- James S. Plank
- CS494
- Url:
**http://www.cs.utk.edu/~plank/plank/classes/cs494/494/notes/D1-Presentations/lecture.html** - January, 2015.

Your talk should take roughly five to ten minutes. No longer. You will need to have the following in your slides:

- Title slide with your name, affiliation, name of the problem, date. This slide should also be the last slide of your presentation.
- Statement of the problem, which should use pictures and examples to clearly explain the problem that is being solved. This can and should be multiple slides.
- A slide with prototypes and variables (like mine).
- A slide with the constraints. This can be merged with the previous slide if everything fits cleanly. Otherwise, separate them.
- The solution -- again, this can and should be multiple slides, and you should try to make the solution intuitive, so that your audience understands it.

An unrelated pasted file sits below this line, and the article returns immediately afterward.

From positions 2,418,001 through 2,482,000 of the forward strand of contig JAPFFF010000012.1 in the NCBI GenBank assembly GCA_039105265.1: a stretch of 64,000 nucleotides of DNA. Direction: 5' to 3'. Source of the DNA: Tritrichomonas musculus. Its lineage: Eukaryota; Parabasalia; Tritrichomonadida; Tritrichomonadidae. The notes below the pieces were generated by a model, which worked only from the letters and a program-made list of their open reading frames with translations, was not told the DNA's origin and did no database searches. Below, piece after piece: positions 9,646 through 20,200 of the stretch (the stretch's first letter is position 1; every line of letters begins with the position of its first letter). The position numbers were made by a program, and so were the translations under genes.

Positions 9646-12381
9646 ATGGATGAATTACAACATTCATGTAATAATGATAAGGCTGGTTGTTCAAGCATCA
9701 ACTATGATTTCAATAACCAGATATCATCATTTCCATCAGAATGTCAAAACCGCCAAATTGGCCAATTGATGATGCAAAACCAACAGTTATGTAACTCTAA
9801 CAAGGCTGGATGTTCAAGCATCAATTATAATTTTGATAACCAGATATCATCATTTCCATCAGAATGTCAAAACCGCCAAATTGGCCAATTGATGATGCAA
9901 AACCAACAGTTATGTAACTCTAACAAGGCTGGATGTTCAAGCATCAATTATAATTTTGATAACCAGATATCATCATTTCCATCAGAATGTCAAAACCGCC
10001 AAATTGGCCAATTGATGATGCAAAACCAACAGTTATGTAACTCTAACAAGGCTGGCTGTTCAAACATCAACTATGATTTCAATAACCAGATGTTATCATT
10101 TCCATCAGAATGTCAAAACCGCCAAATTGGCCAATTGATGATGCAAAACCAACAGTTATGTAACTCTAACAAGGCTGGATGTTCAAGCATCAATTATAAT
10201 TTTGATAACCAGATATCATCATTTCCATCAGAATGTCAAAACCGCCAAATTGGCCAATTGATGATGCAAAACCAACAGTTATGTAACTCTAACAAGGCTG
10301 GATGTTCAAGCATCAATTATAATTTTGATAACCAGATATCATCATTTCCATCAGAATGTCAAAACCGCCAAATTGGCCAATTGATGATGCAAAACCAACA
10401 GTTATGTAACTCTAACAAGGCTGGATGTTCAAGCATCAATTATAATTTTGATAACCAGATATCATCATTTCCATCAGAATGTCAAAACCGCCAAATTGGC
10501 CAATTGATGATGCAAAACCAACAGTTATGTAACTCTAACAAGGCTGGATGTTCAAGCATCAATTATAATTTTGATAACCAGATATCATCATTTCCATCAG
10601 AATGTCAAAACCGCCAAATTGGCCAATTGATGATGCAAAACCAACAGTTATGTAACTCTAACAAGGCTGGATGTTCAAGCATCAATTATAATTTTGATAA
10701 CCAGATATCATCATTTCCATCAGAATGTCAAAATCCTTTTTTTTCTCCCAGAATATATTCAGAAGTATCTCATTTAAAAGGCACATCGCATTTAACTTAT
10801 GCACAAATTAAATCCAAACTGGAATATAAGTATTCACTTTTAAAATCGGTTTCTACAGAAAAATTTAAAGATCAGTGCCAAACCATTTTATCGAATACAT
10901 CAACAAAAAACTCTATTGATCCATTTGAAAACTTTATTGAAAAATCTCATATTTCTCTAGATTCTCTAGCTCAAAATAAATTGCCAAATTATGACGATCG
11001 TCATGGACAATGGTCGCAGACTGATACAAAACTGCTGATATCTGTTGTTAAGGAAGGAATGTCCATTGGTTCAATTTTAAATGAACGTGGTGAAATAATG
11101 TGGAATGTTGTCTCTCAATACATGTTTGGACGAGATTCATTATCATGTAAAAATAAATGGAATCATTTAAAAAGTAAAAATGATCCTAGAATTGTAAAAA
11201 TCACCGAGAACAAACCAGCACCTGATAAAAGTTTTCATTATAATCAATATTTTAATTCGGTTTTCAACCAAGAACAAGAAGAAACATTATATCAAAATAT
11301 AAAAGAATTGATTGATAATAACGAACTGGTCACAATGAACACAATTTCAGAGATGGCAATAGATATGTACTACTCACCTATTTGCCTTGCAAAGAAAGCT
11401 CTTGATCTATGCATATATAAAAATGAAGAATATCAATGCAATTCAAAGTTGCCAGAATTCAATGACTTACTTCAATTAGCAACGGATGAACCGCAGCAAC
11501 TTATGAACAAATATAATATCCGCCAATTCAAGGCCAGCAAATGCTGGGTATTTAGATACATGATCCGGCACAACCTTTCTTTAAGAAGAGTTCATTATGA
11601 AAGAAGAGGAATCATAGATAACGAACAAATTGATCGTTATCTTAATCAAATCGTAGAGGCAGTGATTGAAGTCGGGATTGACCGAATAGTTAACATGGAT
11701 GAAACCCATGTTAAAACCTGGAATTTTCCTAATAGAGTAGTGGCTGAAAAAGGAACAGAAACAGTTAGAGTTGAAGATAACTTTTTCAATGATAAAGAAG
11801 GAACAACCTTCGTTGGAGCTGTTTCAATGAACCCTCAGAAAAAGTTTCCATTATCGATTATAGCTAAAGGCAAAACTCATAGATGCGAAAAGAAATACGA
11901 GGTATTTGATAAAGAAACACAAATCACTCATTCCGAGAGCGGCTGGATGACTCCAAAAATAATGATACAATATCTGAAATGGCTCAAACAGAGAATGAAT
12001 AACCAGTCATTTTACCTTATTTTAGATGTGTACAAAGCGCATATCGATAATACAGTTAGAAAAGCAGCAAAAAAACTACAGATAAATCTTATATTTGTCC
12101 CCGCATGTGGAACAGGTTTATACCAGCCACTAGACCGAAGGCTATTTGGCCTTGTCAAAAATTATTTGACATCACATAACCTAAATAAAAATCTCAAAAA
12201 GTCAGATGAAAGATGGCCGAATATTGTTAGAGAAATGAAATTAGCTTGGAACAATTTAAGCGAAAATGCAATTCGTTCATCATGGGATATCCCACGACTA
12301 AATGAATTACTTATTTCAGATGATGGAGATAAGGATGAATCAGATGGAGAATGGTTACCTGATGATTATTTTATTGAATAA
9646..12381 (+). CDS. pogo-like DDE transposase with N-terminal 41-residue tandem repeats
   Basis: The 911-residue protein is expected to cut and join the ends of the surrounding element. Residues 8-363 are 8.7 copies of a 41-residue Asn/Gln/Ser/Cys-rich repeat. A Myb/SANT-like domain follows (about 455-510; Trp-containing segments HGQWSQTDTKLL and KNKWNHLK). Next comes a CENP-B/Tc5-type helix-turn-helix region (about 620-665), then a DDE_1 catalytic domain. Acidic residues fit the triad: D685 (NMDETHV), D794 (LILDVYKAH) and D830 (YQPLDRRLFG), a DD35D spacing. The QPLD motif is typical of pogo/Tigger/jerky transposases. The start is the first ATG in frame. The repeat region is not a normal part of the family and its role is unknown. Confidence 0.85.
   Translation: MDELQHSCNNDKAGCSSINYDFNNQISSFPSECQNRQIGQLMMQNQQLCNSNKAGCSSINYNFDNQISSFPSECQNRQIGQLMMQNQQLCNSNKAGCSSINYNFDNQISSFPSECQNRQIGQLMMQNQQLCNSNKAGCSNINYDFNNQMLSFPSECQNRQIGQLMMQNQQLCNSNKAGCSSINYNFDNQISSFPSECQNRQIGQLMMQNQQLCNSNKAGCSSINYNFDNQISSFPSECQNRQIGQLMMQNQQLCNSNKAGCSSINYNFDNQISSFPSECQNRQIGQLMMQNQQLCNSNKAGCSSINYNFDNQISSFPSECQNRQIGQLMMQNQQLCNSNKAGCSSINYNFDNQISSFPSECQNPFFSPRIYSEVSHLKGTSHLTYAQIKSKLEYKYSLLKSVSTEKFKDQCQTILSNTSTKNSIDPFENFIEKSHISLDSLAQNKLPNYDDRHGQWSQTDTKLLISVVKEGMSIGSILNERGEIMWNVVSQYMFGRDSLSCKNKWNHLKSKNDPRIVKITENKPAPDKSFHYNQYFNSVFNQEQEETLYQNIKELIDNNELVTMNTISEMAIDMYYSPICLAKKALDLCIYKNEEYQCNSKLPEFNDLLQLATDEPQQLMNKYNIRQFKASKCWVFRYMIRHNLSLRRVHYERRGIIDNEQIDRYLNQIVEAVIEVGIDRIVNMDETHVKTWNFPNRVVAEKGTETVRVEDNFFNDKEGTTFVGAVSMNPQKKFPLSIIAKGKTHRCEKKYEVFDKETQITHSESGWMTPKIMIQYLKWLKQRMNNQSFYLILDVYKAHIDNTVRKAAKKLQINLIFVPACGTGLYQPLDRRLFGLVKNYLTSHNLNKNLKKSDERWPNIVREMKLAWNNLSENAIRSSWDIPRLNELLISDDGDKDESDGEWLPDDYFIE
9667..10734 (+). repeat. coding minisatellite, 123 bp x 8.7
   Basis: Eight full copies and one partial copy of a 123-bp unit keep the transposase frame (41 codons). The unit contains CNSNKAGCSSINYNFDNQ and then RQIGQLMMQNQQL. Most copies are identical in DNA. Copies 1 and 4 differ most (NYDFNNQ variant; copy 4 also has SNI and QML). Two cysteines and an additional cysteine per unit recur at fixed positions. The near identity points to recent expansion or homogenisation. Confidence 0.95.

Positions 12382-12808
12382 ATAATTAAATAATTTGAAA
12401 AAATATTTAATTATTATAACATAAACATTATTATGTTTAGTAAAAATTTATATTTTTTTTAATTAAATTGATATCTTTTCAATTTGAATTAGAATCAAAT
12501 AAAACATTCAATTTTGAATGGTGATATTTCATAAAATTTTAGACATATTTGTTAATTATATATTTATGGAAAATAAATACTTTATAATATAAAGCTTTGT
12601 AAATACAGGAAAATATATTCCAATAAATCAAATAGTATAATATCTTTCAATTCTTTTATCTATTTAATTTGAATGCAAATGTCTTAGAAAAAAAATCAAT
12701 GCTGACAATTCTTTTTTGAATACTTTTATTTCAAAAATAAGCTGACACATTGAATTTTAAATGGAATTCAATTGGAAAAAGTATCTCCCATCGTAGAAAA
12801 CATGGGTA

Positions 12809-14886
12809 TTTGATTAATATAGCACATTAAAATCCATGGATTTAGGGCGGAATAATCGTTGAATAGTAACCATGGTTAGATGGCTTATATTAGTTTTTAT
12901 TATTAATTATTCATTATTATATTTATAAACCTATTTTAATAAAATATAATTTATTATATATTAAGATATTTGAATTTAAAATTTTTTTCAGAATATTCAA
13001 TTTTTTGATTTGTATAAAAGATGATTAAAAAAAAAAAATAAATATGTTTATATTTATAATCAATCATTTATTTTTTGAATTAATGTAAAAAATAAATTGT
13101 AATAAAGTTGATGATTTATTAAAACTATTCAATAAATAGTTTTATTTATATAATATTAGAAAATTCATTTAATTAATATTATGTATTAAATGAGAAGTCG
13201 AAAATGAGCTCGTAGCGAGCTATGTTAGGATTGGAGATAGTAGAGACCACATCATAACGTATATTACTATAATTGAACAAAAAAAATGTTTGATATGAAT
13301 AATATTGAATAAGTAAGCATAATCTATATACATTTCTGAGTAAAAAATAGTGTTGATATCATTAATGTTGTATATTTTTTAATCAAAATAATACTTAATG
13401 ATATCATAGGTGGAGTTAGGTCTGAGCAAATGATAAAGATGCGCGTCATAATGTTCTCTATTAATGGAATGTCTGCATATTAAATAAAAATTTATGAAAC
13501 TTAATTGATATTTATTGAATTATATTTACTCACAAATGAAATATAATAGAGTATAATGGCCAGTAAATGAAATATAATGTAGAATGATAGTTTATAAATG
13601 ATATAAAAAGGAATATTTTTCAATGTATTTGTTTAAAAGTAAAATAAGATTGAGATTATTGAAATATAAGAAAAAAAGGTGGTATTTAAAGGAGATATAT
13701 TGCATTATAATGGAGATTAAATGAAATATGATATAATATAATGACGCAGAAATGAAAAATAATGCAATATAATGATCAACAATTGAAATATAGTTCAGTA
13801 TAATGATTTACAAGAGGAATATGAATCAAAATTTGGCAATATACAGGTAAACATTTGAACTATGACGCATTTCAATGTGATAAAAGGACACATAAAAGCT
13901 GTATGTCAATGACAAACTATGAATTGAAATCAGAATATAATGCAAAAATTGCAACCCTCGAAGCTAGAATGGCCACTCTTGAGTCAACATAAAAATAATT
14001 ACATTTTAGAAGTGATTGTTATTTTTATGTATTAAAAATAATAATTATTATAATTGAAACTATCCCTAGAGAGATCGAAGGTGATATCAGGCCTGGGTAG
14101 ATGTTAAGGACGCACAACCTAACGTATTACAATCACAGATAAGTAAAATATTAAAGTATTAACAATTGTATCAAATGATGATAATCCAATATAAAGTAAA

- Running time, where you describe the big-O performance of your solution.
- A performance slide where you detail performance on a machine, and show how the performance
scales with input. If you have multiple implementations, compare them. You should specify the
machine and its speed. This slide
*must*have a graph, and the graph should be very clear. - (Optional, but always interesting): Can you solve this in other, perhaps faster ways? Or can it be solved by other algorithms that we know about?
- How did the topcoders do? I'd say if fewer than 60% of them got it, it was a hard problem.